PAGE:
“I’m in favor of trying to work out an agreement and will be as active as I can in trying to do that,” he said.
Ahead of the May 8 primary, Lugar was attacked by Mourdock, the state treasurer, for not actively backing the Tea Party’s push to limit government and for being too willing to compromise with Obama. On the night of his primary loss, Lugar said Mourdock’s “embrace of an unrelenting partisan mindset” was “irreconcilable” with Lugar’s philosophy of governance.
Snowe, one of three Senate Republicans who backed Obama’s 2009 economic stimulus measure, resisted Democratic attempts to enlist her support for the 2010 health-care law, which eventually passed Congress without a single Republican vote.
Snowe said she “certainly” would be willing to work with Democrats on a tax-and-spending deal because it is “an issue of such consequence for the nation.” She added that as of now, the pertinent negotiations are between Obama and his aides and House Republican leaders.
“At some point, they’re going to have to decide how best they can get that broader support, depending on what agreement they reach,” she said. “If it’s something that I could support, I would support it, quite frankly, because it’s so compelling for the country.”
Senate leaders will want to court the departing senators because they “can’t get to 60 without Republicans like Brown, Lugar and Snowe,” said John Pitney, a political scientist and professor at Claremont McKenna College in Claremont, California. “If they can’t get these folks, then they have no chance of getting to 60.”
In the House, departing Republicans probably will provide some of the votes that Boehner would need to advance any deal he reaches with Obama.
Moderates including Judy Biggert and Bob Dold of Illinois and Charlie Bass of New Hampshire, all of whom lost on Nov. 6, and Steve LaTourette of Ohio, who decided to retire, could be swayed. Republican freshman elected with the Tea Party support in 2010 including Joe Walsh of Illinois, Nan Hayworth of New York and Allen West of Florida are expected to oppose any deal that includes the revenue Obama is demanding.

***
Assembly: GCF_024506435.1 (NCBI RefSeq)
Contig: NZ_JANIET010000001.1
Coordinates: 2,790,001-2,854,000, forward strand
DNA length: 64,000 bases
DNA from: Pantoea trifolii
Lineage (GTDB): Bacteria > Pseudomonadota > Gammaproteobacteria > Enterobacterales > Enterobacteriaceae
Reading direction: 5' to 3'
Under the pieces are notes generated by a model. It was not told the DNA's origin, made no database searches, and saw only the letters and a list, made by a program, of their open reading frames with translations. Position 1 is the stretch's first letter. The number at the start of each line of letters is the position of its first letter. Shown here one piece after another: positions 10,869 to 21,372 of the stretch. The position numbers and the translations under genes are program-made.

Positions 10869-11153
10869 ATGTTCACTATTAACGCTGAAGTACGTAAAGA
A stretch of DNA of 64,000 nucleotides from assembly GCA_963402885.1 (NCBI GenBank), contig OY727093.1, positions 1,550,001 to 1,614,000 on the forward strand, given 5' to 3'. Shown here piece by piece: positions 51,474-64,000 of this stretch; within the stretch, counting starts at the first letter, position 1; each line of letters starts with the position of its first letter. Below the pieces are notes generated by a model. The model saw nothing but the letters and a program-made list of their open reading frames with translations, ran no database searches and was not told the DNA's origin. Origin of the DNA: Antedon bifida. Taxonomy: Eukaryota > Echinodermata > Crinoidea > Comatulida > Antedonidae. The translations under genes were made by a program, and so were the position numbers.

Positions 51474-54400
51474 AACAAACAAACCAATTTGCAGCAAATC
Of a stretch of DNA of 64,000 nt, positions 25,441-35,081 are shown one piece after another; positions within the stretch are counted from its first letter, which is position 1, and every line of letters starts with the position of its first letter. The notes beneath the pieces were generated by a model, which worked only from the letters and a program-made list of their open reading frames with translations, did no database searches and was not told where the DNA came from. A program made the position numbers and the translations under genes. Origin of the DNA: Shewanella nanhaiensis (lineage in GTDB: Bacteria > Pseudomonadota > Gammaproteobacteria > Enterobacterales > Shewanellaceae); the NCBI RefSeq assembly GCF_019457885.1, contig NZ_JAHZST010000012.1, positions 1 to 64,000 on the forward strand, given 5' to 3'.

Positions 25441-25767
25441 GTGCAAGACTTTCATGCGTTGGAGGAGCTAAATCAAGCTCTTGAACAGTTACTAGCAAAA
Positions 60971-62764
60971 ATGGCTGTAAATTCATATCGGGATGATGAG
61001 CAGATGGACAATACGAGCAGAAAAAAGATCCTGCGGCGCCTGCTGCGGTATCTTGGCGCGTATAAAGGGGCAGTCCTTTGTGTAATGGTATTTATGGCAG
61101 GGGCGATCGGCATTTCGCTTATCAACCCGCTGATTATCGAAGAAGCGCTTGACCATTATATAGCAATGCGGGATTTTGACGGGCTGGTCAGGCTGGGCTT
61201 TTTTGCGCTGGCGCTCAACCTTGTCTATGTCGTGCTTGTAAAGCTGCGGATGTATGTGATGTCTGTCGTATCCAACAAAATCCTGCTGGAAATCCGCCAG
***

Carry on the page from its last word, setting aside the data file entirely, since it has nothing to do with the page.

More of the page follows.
Walsh, Hayworth and West lost their re-election bids.
When the Senate in July passed legislation extending the George W. Bush-era tax cuts only for individual income up to $200,000 a year and married couples’ income up to $250,000. Connecticut’s Joseph Lieberman, an independent who caucuses with Democrats, and Virginia Democrat Jim Webb joined Republicans in opposing that measure. Neither sought re-election this year.
Lierbman said in an interview that he now would be prepared to support increased rates on top earners as part of a broader deficit deal before year’s end.
“At this point, I think the position the president has laid out makes sense to me as a next step, and it’s one that he’s earned the right to make by virtue of being re-elected, which is that there ought to be an increase in taxes on higher income,” he said.
Another retiring Democrat, Senator Ben Nelson of Nebraska, said he would scrutinize any budget deal reached during his final weeks in office. Nelson was the final Democratic holdout in the Senate on the 2010 health-care law.
“My approach is not changing because I made the decision to retire at the end of the year,” said Nelson. “My approach will be what it’s always been: Try to determine what’s best for the country, for the state of Nebraska, and what’s really going to move us forward rather than keep us stuck in reverse gear.”